Jeep Avenger audio review: Are six speakers enough?

The Jeep Avenger is a compact and stylish all-electric SUV. We found it fun to drive and stylish, however, it failed to provide a compelling package over rival alternatives – including other vehicles offered by the Stellantis Group.

Its audio system is also quite basic, there’s only a six-speaker system available in all trim levels. Note, at the time of writing and in the UK, there’s no option to upgrade either.

Click here to read the full Jeep Avenger review

Jeep Avenger audio setup

To tinker with the vehicle’s audio settings, one has to navigate to the appropriate menu on the 10.25″ infotainment system – here are our optimal settings:

  • Ambience Sound: Dynamic
  • Treble: +1
  • Mid: +0
  • Bass: -2
  • Balance & Fader: Centre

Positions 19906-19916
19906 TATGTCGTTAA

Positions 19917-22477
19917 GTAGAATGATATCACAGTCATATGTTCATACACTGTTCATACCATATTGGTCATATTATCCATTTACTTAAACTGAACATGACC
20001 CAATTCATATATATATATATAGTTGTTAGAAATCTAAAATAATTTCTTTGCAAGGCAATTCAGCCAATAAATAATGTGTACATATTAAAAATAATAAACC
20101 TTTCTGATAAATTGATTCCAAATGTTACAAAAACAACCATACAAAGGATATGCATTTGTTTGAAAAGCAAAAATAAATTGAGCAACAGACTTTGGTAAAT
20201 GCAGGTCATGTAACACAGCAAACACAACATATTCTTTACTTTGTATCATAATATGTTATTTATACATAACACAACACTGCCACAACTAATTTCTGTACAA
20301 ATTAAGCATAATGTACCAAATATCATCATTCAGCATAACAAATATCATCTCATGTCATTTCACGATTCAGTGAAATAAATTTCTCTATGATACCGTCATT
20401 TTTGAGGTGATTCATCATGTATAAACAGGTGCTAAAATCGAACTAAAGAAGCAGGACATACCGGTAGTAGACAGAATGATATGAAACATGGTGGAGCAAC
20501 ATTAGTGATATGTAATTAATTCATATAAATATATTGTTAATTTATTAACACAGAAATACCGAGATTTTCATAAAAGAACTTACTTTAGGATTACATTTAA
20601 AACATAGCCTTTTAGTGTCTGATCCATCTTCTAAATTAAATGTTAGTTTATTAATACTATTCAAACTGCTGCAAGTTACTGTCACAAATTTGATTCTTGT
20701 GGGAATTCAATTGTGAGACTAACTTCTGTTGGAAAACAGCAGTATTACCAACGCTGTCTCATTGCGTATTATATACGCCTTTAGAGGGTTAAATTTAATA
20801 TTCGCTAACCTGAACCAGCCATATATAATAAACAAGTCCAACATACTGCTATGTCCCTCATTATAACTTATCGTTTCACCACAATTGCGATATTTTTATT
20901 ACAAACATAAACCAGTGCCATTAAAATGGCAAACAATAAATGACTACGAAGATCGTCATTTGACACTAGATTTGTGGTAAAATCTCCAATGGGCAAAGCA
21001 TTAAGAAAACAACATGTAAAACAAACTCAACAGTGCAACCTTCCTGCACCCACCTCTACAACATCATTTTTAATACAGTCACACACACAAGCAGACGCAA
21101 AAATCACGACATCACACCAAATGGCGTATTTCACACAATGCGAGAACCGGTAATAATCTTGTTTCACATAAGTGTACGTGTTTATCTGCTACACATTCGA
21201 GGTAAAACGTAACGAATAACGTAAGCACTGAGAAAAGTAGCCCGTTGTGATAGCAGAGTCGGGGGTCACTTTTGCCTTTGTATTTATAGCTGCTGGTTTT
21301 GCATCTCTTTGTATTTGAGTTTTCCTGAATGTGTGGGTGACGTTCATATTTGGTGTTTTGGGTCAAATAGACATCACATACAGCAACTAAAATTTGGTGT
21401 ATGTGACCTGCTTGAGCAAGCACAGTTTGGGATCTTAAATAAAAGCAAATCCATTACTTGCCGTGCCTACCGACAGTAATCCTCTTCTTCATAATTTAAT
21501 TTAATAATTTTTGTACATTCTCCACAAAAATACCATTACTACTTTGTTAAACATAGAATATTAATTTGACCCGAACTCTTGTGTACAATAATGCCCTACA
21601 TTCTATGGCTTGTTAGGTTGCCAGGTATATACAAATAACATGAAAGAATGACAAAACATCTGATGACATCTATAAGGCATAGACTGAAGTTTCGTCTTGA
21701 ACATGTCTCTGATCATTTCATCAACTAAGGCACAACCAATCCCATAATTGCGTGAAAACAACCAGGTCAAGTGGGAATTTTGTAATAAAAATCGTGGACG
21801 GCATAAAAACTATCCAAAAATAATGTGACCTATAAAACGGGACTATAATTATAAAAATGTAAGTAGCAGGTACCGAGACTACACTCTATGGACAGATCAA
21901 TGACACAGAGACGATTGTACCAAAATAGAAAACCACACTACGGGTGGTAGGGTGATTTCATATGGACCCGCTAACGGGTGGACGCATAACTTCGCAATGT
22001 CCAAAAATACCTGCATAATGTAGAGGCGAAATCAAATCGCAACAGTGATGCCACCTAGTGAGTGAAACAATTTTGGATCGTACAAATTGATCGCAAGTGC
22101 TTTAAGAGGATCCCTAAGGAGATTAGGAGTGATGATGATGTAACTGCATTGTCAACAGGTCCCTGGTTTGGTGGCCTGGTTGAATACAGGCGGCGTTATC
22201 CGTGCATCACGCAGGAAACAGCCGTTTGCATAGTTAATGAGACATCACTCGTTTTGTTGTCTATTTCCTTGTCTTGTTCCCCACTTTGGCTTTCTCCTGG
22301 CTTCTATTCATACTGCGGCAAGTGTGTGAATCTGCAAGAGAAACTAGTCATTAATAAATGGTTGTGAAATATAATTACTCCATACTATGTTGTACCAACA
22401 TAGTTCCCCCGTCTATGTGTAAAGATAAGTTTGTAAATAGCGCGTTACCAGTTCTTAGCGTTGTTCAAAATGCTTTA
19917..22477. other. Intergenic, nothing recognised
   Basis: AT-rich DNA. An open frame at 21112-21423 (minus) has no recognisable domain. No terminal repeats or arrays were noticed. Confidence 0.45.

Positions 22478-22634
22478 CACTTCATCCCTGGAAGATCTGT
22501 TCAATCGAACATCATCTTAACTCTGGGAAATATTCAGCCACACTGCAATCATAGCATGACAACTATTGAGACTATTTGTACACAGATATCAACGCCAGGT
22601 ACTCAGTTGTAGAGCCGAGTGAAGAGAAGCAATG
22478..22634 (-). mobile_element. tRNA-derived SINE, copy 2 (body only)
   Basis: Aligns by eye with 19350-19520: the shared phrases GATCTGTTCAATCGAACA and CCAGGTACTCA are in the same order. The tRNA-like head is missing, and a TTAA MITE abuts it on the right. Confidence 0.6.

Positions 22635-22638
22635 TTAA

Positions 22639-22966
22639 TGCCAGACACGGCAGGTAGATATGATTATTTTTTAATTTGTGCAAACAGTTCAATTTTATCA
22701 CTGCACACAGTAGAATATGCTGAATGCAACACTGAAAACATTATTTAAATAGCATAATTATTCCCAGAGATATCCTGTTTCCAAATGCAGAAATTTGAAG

To connect to the vehicle’s system, you can use Apple CarPlay or Android Auto over a wired or wireless connection. There is also Bluetooth, but the lowest-quality SBC codec is supported only. Therefore, to get the best audio fidelity we would recommend using the aforementioned mobile operating systems over a wireless or better still, wired connection.

As for your media controls, they can be accessed through the display, via the volume knob located underneath the screen or by using the controls found on the steering wheel.

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Jeep Avenger audio performance

For a demo of the Jeep Avenger’s audio system, head on over to our YouTube channel.